Athletic Hall of Fame Spotlight: Ginger Walsh Cobb

by St. Andrew's Communications Staff
When Ginger Walsh Cobb joined St. Andrew’s as an English teacher in 1987, she knew she wanted to coach, too. An Honorable Mention All-America lacrosse player at Denison University, Cobb said coaching would be her way of giving back after four years of fun and camaraderie with her college team.
It’s clear to many in the St. Andrew’s community that Cobb has gone above and beyond her call to give back, bringing home championships and regional acclaim for St. Andrew’s athletic and academic programs in her 25 years at the school.
 
“She’s dedicated her life to St. Andrew’s,” said former Director of Athletics Al Hightower. “She believes in community, in including people, in setting high expectations… she exemplifies all the things St. Andrew’s believes in.”
 
Cobb will be inducted into the St. Andrew’s Athletic Hall of Fame on October 13 as part of the 40th Anniversary Reunion Weekend. The third class of Hall of Fame honorees, which include Cobb, the 1992 girls soccer team, and standout athlete James Ryan ‘98, will be recognized during the Celebration Dinner on Lion’s Court.
 
Cobb, known over the years as Coach Walsh to some, Coach Cobb to others, was head coach of the girls varsity soccer and lacrosse teams from 1987 to 1992. She left St. Andrew’s for six years to earn her master’s and teach overseas in Poland and Ivory Coast, returning in 1998 to become the new Director of Athletics. She resumed her role with the girls lacrosse team and was an assistant girls soccer coach before stepping down from coaching in 2003.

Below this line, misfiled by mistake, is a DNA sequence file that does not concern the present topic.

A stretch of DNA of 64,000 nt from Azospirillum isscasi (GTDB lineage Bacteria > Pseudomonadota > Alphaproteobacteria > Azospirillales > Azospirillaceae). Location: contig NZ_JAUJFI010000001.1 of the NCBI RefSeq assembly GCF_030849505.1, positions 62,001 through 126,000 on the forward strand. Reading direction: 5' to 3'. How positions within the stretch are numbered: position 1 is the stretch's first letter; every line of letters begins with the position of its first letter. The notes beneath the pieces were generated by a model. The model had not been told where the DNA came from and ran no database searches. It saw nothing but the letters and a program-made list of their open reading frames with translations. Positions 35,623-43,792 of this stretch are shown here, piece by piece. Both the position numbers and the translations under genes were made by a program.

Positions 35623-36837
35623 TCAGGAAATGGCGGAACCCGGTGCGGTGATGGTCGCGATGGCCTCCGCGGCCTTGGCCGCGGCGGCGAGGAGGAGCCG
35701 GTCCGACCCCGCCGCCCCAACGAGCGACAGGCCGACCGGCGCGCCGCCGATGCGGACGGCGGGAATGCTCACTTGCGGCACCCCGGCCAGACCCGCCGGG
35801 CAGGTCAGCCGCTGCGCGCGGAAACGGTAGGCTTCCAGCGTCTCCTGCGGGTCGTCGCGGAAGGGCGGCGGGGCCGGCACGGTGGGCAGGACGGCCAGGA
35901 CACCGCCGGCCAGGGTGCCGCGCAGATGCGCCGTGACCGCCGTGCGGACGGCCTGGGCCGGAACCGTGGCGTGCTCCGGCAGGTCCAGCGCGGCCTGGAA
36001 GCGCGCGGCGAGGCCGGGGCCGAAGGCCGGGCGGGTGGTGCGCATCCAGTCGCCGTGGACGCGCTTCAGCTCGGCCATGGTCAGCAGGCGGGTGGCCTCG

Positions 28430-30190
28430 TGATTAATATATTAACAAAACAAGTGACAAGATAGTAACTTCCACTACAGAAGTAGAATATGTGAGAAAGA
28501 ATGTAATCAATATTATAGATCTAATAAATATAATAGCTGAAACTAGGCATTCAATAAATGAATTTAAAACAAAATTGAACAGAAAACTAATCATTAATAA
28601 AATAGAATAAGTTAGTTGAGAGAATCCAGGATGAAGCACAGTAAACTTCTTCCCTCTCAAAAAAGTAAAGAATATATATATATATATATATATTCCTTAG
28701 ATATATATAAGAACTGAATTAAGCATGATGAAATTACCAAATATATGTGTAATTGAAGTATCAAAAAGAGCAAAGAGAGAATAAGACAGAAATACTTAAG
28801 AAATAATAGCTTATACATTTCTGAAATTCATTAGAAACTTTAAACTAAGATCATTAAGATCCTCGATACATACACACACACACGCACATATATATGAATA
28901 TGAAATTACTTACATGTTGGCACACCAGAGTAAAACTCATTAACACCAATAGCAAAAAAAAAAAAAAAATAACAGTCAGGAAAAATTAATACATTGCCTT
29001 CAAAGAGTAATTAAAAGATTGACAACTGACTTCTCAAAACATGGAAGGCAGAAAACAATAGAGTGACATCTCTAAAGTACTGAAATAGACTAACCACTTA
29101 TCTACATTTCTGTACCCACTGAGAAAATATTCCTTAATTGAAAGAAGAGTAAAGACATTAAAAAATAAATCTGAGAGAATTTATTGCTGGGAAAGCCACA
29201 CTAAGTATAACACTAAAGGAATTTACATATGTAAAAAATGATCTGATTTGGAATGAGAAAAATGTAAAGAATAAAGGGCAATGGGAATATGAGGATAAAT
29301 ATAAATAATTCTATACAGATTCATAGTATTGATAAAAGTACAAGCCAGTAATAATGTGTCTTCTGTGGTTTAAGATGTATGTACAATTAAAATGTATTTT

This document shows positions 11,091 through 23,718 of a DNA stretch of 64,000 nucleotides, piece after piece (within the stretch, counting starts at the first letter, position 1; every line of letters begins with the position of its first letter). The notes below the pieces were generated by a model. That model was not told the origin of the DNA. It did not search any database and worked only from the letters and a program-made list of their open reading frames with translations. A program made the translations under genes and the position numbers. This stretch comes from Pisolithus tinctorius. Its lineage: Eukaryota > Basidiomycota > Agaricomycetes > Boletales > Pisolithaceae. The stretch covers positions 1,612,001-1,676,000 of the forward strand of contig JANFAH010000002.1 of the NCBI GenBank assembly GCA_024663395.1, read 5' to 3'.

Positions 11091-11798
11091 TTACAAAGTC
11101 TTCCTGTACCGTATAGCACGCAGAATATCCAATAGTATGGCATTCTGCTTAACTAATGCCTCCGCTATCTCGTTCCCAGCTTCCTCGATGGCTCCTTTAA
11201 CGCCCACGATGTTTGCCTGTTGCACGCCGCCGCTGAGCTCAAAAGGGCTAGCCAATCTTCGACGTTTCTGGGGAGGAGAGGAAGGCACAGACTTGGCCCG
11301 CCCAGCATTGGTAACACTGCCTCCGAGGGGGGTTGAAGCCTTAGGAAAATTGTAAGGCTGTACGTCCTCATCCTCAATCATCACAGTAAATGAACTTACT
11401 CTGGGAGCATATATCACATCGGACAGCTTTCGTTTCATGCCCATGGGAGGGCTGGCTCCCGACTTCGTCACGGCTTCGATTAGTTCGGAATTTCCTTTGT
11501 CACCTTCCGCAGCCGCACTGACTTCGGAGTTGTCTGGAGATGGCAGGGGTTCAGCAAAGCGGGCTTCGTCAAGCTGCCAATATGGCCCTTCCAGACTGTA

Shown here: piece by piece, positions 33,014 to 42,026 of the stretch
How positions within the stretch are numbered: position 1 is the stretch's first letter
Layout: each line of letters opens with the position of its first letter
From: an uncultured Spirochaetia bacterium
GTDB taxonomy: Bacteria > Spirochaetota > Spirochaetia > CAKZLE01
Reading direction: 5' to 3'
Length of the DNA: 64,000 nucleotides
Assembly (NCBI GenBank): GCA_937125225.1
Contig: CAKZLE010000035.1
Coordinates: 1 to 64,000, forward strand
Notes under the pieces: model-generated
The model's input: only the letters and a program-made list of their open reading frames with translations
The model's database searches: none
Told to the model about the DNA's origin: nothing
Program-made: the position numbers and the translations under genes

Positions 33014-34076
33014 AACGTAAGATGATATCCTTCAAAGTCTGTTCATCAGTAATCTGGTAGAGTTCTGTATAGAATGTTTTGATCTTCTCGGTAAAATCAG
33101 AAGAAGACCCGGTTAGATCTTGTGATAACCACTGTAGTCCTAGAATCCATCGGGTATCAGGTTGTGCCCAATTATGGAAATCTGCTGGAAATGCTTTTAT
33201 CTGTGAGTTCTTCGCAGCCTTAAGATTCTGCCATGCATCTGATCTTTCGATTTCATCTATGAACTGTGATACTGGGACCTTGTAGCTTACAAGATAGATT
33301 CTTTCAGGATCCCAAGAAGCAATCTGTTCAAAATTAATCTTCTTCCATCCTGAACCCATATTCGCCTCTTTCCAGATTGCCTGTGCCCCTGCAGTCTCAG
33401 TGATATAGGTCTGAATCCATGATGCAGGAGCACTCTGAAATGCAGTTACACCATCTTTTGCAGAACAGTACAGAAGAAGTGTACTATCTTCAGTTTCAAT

Stacy (Hough) Smith ‘91 played soccer for Coach Walsh and was on the school’s first PVAC Championship girls soccer team in 1989. The team would take home two more banners: in 1990 – an undefeated season that yielded the school’s first All-Met First Team player for girls soccer, Christy Owen ‘91 – and in 1991.
 
“We were excited for a coach with a lot of experience,” Smith said. “She had us constantly running. Her famous phrase was ‘always running.’”
 
During her first stint as head lacrosse coach, Cobb helped found the Washington Area Girls Lacrosse League (WAGLL), which gave independent and public schools the opportunity to compete for lacrosse banners. Under Cobb’s leadership, St. Andrew’s claimed its first WAGLL banner in 1992.
 
Lexa (Castiello) Gandolfo ‘93 played varsity soccer beginning in eighth grade and, despite being one of the youngest members of the team, Coach Walsh instantly made her “feel like a real part of the team, and by extension, an important part of the school.”

Cobb also introduced Gandolfo to lacrosse.
 
“She had an enthusiasm for the sport that infected us all. We quickly became a dominant team in our conference thanks in large part to her leadership,” Gandolfo said. “Ginger embodies all of the qualities of a coach you want to play for: knowledgeable, compassionate, driven, and always steady.”